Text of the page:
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Commentary: Digital Government Has a Ways to Go

Pablo Martinez Monsivais/AP

President Obama has earned his reputation as the Internet president. From the behavioral analytics used to run his campaign to the Google “fireside hangouts” to his Twitter sessions, Obama has been masterful in using technology to market his message. Now firmly entrenched in his second term, the question is, when will he use his Internet savvy to lead and transform digital government?

Obama has pledged to “ensure that our government and all its agencies have the right infrastructure, polices and services for the 21st century,” but that’s a pretty tall order. While his technology vision is quite compelling, it focuses much of the service delivery at the federal level. What isn’t addressed is that a great deal of citizen interaction with government is at the state and local level. The same ideas that revolutionize Obama’s presidency at the federal level can also be put to use in state and local governments.

E-government at the state and local level hasn’t evolved much in the past 13 years. The initial charter of employing the Internet to deliver government information and services to citizens is still a good one.  By its very nature, e-government is grounded in a foundation of good information management practices. In the private sector, information management has evolved greatly. What lessons learned in the private sector can be applied to the public sector?     

Powered by Data

Big data is big news and offers big value. The first Obama campaign was won with forward-thinking use of data. Private sector organizations are attempting to understand how to collate, store, process and build a framework to digest their data. They are attempting to turn their data into information -- which is data with context. This is not a new challenge, but the scale has grown vastly. Government agencies, whose business model is based on information, are trying to build a framework that can harness the power of their data. Accomplishing this requires redefining digital government, which traditionally is centered on the stylized and traditional transactions between agency and citizen. Government needs to engage citizens like the private sector treats clients.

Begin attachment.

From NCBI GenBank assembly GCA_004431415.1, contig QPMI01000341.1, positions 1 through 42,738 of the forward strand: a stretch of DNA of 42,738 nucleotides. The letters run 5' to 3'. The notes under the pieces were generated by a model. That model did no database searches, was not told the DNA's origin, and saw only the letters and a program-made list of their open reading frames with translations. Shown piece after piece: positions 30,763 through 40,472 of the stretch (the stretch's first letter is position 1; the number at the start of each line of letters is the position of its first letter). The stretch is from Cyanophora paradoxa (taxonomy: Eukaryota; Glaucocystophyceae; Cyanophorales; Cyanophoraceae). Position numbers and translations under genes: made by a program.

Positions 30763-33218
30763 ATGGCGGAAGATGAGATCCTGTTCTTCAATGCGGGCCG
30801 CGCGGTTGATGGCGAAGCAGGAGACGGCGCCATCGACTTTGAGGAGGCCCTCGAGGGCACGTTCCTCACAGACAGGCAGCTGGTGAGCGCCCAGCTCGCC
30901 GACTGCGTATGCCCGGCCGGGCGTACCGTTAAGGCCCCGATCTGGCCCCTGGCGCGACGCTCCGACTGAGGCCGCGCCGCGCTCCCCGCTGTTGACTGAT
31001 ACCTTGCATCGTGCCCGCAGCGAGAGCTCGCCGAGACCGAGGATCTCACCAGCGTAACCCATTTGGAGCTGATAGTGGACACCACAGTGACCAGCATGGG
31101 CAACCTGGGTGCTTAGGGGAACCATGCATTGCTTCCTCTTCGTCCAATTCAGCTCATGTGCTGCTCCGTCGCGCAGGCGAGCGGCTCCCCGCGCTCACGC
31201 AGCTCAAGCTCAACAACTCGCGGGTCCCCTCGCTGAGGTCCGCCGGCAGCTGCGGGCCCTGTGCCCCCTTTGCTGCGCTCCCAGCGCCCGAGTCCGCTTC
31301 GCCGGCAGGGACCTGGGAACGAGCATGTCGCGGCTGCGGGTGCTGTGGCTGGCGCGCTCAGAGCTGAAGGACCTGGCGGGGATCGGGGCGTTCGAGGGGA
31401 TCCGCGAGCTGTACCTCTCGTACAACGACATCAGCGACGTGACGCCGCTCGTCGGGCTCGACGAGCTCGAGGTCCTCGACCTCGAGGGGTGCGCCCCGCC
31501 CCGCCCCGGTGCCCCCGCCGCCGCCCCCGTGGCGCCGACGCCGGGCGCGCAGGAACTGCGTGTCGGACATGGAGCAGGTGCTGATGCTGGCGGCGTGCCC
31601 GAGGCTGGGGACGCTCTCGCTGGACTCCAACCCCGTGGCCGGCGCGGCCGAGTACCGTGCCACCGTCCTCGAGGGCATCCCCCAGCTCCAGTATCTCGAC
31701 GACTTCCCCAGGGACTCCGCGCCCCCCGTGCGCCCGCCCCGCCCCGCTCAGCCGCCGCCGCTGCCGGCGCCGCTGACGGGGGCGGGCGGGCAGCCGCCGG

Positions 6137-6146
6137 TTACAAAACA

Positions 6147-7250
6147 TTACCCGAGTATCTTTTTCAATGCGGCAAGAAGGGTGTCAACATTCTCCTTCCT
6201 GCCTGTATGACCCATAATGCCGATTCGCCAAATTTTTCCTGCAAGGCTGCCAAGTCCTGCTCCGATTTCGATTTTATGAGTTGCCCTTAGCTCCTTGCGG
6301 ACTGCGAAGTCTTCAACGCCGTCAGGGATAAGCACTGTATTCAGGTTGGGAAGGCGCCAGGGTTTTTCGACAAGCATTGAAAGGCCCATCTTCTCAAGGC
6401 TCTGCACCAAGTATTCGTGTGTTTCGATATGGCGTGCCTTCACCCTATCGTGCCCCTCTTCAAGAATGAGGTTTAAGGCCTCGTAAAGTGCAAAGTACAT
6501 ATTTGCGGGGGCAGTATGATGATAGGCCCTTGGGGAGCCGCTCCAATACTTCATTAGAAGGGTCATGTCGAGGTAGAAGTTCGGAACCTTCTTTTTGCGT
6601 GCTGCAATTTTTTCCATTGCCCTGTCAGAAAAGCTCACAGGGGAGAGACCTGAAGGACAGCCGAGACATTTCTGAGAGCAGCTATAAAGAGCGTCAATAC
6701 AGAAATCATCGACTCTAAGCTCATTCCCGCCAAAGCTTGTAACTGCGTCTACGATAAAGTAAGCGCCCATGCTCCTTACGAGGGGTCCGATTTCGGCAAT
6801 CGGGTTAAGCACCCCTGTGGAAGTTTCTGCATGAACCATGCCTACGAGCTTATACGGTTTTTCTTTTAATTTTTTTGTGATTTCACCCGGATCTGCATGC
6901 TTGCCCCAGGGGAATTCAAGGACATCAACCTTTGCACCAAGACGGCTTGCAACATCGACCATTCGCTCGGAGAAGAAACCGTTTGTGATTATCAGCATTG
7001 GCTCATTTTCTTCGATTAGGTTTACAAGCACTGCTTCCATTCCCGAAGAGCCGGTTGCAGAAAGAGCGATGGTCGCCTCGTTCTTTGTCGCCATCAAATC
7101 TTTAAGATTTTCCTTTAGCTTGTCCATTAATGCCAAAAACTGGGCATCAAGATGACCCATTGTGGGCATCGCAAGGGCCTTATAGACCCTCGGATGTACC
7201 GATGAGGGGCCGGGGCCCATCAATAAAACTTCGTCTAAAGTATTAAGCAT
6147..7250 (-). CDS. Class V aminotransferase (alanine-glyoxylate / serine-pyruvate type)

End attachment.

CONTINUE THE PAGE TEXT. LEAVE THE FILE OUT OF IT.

Cities and states must expand the scope of digital government to include a citizen-as-client model that engages constituents via social platforms -- and track this engagement through a customer relationship management methodology. Agencies should be proactive on social platforms. Instead of broadcasting tweets they could look for opportunities to connect -- ask questions, conduct informal polls. These interactions generate data that can be used to better serve citizens. Envision a municipal portal where a property owner logs in to apply for a building permit. Using the information it collects, the portal recognizes the applicant also is a dog owner, for example, and reminds him that his pet license is about to expire.

Driven by Consumers

Consumer technology has become the lens through which people view and experience the world. Tech-savvy government workers and citizens are using widely available and powerful devices to stay connected, informed and productive. For the most part, new technology emerges first in the consumer market -- where people want the latest and greatest gadget -- and then spreads to business and government. This consumerization phenomenon is a major shift in the IT industry, where government once dominated computer use and development.

Citizens want the ability to use the same smartphones, tablets and laptops at home and at work -- technology that enables collaboration anywhere, anytime. This can be problematic when devices lack security, compatibility or external controls. The first step for state and local agencies is to acknowledge these consumer demands and take precautions that address security and interoperability issues. The 2010 Telework Enhancement Act offers a framework for integrating data and the power of the Web.  

Some agencies have made public engagement and digital services so good that people prefer them to traditional processes. Others are struggling to get there. But resisting is no longer an option. Citizens are demanding less talk and more action on e-government.

Kimberly Samuelson is vice president of strategy at Laserfiche, an enterprise content management technology firm.

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